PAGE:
We’ve been talking a lot about goals these past few weeks, but that’s because setting and achieving goals is hard! This is especially true if you’re trying to make a lifestyle change. “Getting healthy” means breaking old habits and creating new ones that stick, which is no easy feat.
Dhruti mentioned rewarding yourself, but that can also be tricky. The reward must fit the effort and it shouldn’t undo any of the progress that you’ve achieved. For instance, don’t reward yourself for losing five pounds by celebrating with a cheeseburger, french fries, a soda, and a brownie sundae. Rewarding yourself is no different than planning out how you’ll achieve your goals—you still need to be strategic.
When you’re starting out, it may help to schedule regular, small rewards to keep you motivated. Aim for inexpensive rewards that celebrate your achievement for just sticking with a plan. Say you start with 40-50 minutes of moderate-intensity exercise for your first week, and then slowly increase that by 20 minutes every 1-2 weeks until you’ve reached a goal of 150 minutes per week. Rather than waiting several weeks to reward yourself for achieving that goal, you can motivate yourself to follow your plan by scheduling small rewards every 2-3 weeks. These small rewards can be relatively inexpensive items or activities that you may otherwise think twice about getting or doing, like:
- A metal water bottle,
- A new workout shirt,
- Your own yoga mat (freedom from other people’s sweat and stink!),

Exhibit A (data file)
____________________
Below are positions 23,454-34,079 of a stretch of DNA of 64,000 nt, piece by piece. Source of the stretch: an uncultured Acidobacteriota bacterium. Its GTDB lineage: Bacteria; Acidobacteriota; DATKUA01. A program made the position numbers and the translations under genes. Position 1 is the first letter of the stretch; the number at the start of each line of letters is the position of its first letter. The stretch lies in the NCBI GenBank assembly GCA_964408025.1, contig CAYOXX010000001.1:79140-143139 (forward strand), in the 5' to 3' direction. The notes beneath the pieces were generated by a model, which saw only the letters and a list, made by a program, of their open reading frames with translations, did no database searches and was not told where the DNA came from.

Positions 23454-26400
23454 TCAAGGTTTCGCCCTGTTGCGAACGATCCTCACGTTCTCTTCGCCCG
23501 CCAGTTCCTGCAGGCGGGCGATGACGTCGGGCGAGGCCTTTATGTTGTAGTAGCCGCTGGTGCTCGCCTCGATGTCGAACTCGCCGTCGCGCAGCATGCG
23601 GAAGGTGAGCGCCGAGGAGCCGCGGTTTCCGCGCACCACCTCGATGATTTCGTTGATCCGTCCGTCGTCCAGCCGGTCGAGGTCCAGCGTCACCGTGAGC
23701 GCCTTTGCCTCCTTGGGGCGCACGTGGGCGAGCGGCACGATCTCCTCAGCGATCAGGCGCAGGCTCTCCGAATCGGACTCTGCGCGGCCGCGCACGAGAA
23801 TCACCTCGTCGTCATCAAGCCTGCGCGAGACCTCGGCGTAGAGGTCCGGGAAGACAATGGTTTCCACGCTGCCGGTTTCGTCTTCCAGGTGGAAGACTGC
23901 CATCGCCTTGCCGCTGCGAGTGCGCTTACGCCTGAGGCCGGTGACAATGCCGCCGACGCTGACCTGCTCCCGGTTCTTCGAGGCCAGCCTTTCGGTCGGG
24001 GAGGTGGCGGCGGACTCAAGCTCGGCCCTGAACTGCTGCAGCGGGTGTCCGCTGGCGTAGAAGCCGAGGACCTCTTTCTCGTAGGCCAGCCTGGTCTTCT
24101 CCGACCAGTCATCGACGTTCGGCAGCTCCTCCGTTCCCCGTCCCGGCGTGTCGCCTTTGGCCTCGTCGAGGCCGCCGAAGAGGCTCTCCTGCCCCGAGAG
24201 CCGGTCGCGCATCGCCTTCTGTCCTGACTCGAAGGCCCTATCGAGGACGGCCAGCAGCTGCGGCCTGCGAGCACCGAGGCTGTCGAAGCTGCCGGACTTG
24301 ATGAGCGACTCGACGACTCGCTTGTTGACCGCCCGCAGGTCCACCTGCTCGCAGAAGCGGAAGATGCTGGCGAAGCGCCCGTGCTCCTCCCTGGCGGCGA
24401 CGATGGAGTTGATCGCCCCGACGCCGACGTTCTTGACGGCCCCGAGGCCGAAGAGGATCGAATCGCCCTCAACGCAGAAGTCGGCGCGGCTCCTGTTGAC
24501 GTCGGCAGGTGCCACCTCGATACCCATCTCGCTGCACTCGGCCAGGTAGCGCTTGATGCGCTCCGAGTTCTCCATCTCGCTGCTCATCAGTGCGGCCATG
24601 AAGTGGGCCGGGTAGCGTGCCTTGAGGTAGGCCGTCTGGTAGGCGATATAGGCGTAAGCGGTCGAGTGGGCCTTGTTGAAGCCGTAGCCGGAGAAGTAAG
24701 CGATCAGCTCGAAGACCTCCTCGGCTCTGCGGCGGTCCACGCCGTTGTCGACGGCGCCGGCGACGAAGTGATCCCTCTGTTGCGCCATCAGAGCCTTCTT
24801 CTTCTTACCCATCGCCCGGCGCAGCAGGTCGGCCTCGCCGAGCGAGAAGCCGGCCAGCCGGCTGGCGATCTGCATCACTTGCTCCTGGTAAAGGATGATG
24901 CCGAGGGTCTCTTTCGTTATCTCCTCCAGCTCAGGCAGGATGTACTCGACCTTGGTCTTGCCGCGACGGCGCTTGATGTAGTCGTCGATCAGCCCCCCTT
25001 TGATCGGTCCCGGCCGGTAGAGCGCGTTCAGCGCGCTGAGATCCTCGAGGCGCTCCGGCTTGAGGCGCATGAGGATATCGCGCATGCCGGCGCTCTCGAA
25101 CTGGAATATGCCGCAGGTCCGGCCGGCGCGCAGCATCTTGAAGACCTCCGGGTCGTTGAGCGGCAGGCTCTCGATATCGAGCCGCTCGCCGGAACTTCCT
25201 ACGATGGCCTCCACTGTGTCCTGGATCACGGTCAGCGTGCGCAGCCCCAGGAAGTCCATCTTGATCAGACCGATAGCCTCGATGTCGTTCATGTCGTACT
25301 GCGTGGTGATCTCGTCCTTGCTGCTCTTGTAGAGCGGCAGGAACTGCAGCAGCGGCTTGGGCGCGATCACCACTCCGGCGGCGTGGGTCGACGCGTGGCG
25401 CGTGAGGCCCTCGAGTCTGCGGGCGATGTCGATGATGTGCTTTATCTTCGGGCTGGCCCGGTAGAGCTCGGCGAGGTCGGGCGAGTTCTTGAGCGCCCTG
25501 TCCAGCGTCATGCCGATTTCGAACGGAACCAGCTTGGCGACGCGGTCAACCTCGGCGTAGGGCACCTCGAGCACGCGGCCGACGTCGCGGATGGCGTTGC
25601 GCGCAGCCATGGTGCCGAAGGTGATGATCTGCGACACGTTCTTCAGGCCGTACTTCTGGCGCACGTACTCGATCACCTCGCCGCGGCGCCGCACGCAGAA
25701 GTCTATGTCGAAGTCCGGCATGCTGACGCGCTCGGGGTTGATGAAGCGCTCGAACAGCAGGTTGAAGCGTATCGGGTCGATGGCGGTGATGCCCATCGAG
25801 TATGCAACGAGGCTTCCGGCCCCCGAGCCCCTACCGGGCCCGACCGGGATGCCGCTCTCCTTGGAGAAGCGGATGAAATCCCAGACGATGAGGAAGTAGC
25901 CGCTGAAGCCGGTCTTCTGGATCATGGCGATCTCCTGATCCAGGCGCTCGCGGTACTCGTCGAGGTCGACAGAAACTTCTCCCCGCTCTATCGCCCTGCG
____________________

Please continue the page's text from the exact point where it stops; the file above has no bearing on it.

- A cookbook,
- Taking a nap or going to bed early.
Remember, you have to actually follow your program to get the rewards. While these motivational rewards may help ease you into the rhythm of working towards your goal, once you feel like you’re in that rhythm, shift towards rewarding yourself for achieving bigger goals. These bigger goals, like achieving the 150 minutes of exercise per week, deserve something a little more exciting, like:
- New shoes or hiking boots,
- Base layers to keep you comfortable outside,
- A subscription to a music streaming service,
- A cooking class,
- A pass for specialized exercise classes (yoga, boutique spin class, rock climbing).
Just because you may have reached your goal of 150 minutes of moderate exercise in a week, doesn’t mean you’re done. You want to strive for that amount of exercise until it becomes a habit. So you can also use those rewards to celebrate, say, six months of regularly exercising 150 minutes/week.
Once you’ve adopted your goal as a lifestyle (you’ll know when you start thinking about new goals), then you get to have some real fun with bigger rewards, like:
- Tickets to a comedy show, concert, sporting event, or play,
- Upgrading your blender or slow cooker—or even, hand tools,
- A massage,
- Sessions with a personal trainer,
- Part of a day to be on your own and do what you enjoy.
These ideas are just some of my favorite things. To make sure you’re effectively motivating and rewarding yourself, choose something that excites you and fits your goals.